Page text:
When Mark Whichard got to the CHP communications center the day after Christmas to handle 911 calls, he knew he was in for a workout. Only three of the 13 positions were filled, thanks to vacations and people calling in sick.
It translates into calls not getting answered, says Whichard, a 47-year-old Monrovia resident who didnt catch his breath for several hours that morning.
Thats right. You punch in 911, and its dial-a-prayer. And it happens even when more of Whichards colleagues help man the battle stations because there are too many people with cell phones and too few people on the other end of the line.
In October, I wrote about two women who witnessed serious car accidents in Los Angeles and couldnt get through to 911. In one case, a motorist died at the scene. Dozens of readers have shared similar 911 frustrations since then, and Whichard has kept me plugged into the bunker scene at the CHP communications center in Los Angeles, where Vermont Avenue meets the Hollywood Freeway. In California, all 911 calls from cell phones go through the Highway Patrol.
You get a call every eight seconds. It never stops, you never get a chance to rest, and the number of calls is increasing on a daily basis, Whichard says. Let me tell you how stressful it is. My supervisor took me to the emergency room last Tuesday because I was experiencing chest pains.
Some fresh bodies showed up four hours into Whichards Dec. 26 shift, and he made it through another day without going into cardiac arrest. But Josie Ayala-Hodson, a 911 dispatcher in the Vallejo office, says dispatchers are screamed at daily by callers who are on hold several minutes, and sometimes as long as 20 minutes.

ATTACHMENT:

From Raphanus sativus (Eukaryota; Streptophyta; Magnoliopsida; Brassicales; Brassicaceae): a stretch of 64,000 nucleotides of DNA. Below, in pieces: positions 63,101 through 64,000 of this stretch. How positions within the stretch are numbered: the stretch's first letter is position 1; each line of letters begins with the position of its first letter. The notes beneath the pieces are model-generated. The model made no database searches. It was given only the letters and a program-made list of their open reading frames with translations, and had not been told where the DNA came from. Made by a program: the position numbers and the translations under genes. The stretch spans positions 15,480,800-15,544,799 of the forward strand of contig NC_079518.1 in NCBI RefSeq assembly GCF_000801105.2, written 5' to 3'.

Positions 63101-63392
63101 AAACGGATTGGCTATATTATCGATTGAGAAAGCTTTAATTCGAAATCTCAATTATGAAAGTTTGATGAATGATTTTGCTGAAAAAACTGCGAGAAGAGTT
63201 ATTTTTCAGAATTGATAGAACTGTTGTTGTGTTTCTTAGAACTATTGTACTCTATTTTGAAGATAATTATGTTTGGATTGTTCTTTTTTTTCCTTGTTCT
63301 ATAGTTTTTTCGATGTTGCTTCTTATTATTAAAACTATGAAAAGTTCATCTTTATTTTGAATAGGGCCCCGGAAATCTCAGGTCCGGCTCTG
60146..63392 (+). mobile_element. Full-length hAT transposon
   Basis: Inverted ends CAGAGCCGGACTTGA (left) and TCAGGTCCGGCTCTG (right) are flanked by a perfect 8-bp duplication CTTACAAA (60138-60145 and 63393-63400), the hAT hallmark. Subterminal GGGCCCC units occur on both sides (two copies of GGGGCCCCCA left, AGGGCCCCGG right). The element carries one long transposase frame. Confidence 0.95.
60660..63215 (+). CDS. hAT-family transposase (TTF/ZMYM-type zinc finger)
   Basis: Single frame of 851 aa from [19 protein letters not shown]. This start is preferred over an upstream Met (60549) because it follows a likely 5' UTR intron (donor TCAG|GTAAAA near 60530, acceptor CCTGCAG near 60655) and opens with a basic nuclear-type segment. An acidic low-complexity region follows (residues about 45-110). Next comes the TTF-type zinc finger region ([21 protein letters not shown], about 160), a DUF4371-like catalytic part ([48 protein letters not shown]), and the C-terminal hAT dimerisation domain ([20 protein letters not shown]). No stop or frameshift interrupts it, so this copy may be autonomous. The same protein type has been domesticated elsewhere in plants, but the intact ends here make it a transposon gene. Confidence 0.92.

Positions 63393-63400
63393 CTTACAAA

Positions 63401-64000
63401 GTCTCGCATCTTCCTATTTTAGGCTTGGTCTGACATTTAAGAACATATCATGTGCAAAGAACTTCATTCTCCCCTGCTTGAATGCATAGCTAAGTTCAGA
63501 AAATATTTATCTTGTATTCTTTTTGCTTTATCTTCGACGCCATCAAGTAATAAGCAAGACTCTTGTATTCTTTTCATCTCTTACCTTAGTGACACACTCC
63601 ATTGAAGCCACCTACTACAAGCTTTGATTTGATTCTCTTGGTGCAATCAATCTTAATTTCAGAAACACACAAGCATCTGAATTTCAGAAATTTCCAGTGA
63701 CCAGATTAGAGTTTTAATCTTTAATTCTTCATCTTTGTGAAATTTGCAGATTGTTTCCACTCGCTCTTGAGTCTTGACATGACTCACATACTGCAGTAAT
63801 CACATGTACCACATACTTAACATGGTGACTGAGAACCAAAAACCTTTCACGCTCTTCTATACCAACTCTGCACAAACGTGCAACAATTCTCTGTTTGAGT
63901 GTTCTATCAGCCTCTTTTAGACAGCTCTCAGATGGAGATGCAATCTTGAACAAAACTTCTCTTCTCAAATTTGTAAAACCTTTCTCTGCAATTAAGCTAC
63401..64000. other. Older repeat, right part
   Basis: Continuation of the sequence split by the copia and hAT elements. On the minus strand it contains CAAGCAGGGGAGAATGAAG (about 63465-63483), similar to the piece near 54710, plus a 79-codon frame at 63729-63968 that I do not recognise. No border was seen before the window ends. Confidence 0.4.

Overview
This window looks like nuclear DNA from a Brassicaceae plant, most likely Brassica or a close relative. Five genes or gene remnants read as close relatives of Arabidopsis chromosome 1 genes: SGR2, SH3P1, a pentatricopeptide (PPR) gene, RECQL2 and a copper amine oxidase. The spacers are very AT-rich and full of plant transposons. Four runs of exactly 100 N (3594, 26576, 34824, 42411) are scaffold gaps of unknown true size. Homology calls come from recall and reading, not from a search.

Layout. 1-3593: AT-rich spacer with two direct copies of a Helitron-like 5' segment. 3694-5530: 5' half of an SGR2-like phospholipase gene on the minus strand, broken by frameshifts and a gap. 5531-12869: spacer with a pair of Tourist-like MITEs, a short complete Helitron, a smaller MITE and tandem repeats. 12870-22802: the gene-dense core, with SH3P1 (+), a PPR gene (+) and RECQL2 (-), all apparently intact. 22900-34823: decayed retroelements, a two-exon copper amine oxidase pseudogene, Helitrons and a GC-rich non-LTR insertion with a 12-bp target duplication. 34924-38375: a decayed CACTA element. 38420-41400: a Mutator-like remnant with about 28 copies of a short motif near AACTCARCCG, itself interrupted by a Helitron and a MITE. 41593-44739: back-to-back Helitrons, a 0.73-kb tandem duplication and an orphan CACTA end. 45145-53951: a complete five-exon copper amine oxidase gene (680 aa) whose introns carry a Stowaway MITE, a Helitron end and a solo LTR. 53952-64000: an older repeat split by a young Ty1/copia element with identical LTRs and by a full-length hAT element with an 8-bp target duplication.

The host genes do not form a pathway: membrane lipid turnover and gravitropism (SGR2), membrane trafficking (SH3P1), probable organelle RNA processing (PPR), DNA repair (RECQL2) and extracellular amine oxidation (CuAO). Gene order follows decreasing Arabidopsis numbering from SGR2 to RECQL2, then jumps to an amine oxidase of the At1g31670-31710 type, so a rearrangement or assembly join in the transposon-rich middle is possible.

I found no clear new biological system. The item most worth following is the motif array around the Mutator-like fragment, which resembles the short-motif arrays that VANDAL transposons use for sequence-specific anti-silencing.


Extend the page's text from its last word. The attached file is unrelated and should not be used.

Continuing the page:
They constantly tell us, Somebodys going to die! says Ayala-Hodson, who represents 700 dispatchers statewide and declares its time for the state to do something.
Like what, asks CHP Commissioner Dwight Spike Helmick. He sympathizes with dispatchers, but says theyre fools to think more money or bodies are on the way any time soon. One problem is that the CHP cant keep the dispatchers it has. Once theyre trained, they jump to police agencies that pay up to one-third more than the starting CHP salary of $2,800 a month.
I think its going to get nothing but worse, Helmick says. Maybe we ought to consider turning it over to the private sector.
For the record, Helmick says the Dec. 26 staffing shortage at the CHPs L.A. office was a scheduling screw-up and not a routine occurrence. He claimed no 911 calls went unanswered that morning.
How can he know for sure? Its possible that callers got tired of being on hold and hung up. In September, according to the CHP, one-third of 911 calls took more than a minute to answer.
Frankly, given the life-and-death nature of the problem, Helmick ought to get hold of the governor or someone in the Legislature and do something about it. But having said that, its becoming painfully clear that this is less about the failure of government than about the death of common sense.
Id say five or six of every 10 calls you get, nobodys there, Whichard says. You can sometimes answer 10 or 15 calls in a row, and nobodys there.
Why? Because a lot of people will drop a cell phone into a glove box or the bottom of a purse, hitting a pre-programmed button that automatically dials 911 and clogs the lines. Whichard has heard coins dropping into the bottoms of purses, and hes heard babies cooing as they play with a cell phone mom or dad has just handed them. Hes also had people dial 911 just for the fun of it, or to see if it really works.